Algeria’s Army Chief Backs Bensalah

Thursday, 11 April, 2019 - 07:45
Algiers – Boualem Goumrassa

Protests condemning the assignment of Abdelkader Bensalah as Algeria’s interim leader have continued as Army Chief Ahmed Gaid Salah surprised millions of demonstrators by urging them to put an end to their movement on the pretext that they were asking for impossible demands.

Contrary to what the demonstrators want, Salah also announced his support to Bensalah as head of state in the transitional period.

Speaking at a regional military headquarters in the west of the country, Salah said that this historic and decisive phase requires all the faithful, loyal and dignified people of Algeria to unite efforts.

He also noted that the upcoming transitional period requires a set of mechanisms, and its activation according to the constitution, stipulates that the President of the National Assembly, chosen by the parliament with its two chambers, must assume the position of head of state for three months with limited powers until a new president is elected.

Salah's statement can be interpreted that Bensalah’s appointment as interim president is ultimately the army's choice, and therefore, protesters’ rejection is not welcomed by the military leadership.

The Arnt Chief warned that "persistent unrealizable demands" would impact the economy and the country’s purchasing power.

The statement, published by the Defense Ministry, had serious implications, accusing France of seeking to impose a group of people, most likely from the opposition, for the transitional process instead of the institutions and officials stipulated in the constitution.

He warned that some foreign parties are promoting certain individuals to run the transition phase and manipulating protesters to destabilize the nation and “seed discord among the people... aimed at leading the country to a constitutional void.”

Salah did not name who he alleged was interfering, but referred to “certain foreign parties, considering their historic record”, a likely reference to former colonial power France.

It is unreasonable to run the transitional period without institutions that organize and supervise this process, noted Salah, warning that this could have dire consequences on the accomplishments of the revolution since the independence.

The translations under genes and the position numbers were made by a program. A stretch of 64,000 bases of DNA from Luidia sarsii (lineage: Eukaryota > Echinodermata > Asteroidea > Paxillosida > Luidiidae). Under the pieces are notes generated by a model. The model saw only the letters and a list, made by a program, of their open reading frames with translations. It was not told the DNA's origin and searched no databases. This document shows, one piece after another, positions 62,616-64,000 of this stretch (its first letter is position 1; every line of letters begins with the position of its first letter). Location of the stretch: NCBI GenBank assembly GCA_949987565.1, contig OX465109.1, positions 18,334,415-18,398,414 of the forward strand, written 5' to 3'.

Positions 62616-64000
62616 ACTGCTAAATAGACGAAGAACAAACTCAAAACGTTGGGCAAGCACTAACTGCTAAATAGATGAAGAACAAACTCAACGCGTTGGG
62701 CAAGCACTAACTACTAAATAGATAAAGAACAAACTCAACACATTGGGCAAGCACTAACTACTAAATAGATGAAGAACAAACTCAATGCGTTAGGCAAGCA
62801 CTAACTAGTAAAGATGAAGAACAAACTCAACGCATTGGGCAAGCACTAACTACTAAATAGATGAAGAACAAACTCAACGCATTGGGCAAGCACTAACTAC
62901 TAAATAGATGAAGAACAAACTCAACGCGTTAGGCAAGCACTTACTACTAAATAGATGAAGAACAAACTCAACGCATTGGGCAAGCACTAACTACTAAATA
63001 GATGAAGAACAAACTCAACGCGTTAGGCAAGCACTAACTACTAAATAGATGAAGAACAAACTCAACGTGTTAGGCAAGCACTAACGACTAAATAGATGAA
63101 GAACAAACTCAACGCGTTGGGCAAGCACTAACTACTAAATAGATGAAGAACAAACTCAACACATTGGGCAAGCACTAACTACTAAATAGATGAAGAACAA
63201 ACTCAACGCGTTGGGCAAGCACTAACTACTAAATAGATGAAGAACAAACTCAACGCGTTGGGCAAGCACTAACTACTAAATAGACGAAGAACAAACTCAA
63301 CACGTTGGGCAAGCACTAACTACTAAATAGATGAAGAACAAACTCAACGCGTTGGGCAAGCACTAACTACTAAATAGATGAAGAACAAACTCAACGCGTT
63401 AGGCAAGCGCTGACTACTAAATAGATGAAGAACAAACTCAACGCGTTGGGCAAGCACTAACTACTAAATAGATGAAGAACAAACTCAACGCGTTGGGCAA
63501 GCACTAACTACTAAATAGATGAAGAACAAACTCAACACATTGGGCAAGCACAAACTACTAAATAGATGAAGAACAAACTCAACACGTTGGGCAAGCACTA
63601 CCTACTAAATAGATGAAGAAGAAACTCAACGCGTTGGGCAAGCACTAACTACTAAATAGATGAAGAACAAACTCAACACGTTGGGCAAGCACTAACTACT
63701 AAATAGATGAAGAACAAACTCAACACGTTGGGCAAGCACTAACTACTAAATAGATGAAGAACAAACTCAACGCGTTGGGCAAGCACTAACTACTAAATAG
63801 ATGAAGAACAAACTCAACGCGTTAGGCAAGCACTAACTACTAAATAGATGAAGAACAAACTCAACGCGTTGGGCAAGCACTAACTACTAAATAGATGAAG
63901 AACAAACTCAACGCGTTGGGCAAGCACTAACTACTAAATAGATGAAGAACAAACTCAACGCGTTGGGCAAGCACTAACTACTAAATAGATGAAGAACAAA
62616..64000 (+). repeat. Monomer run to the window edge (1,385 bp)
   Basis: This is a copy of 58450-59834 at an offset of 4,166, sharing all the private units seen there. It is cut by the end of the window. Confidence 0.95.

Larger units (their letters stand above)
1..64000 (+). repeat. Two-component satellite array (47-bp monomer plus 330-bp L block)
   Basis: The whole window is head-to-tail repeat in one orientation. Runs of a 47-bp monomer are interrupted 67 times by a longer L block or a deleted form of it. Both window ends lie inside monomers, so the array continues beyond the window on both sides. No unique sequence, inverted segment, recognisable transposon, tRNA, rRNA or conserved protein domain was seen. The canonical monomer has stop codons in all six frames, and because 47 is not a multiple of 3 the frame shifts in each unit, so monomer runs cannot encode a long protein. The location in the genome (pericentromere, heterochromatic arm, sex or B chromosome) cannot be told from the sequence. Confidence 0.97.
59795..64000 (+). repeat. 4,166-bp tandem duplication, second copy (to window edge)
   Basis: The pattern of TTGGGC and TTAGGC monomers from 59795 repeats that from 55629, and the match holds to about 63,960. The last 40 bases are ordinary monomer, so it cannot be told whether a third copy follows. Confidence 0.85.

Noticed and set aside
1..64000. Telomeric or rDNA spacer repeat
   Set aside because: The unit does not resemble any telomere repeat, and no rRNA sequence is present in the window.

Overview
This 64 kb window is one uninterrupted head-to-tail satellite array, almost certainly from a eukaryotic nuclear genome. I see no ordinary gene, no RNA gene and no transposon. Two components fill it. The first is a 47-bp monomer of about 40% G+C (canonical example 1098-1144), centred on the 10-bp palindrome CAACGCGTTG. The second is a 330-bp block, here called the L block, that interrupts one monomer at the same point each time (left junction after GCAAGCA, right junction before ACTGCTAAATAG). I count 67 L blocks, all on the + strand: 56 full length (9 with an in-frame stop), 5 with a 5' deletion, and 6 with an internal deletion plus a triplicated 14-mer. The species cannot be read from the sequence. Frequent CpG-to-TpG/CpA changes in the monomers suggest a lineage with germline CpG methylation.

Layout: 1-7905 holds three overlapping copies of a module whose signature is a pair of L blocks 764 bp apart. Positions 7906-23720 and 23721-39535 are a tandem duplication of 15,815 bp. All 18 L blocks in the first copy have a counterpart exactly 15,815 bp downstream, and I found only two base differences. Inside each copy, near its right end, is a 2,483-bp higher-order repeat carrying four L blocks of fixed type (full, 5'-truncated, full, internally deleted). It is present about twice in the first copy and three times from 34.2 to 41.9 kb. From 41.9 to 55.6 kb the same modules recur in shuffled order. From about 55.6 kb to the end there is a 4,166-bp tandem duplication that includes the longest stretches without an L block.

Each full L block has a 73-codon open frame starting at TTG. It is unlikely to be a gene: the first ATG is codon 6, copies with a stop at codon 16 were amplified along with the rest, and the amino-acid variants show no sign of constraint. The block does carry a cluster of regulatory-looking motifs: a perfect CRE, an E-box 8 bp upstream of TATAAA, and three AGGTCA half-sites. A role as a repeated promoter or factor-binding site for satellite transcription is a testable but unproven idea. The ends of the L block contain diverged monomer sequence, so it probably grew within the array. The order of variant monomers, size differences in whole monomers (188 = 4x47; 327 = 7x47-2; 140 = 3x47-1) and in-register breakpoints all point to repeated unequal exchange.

The Army Chief was referring to the ongoing demonstrations since February 22 which he believes are caused by people seeking chaos, which justifies the state of emergency and the intervention of the military.

However, observers asserted that the protests remained peaceful and Bensalah himself had previously praised the marches saying he was impressed by them.

Salah also launched a series of strange promises relating to corruption, an issue within the purview of the judiciary, specifically the prosecution. He asserted that the judicial system will work freely, without restrictions, pressures or dictations.

Once again, Salah referred to what he called the “gang that had seized control of the Algerians' fate”, in a direct reference to the former president's inner circle, including businessmen benefiting from the decades-long status quo.

Observers criticize the Army Chief for being an active member in the former regime without putting an end to what he described as the “gang.”

Meanwhile, opposition parties and figures warned against using violence against demonstrators after security forces responded to protesters with tear gas and water cannons.

But the authorities seem determined to end protests and committed to respecting the constitutional process, which ensures presidential elections within three months.

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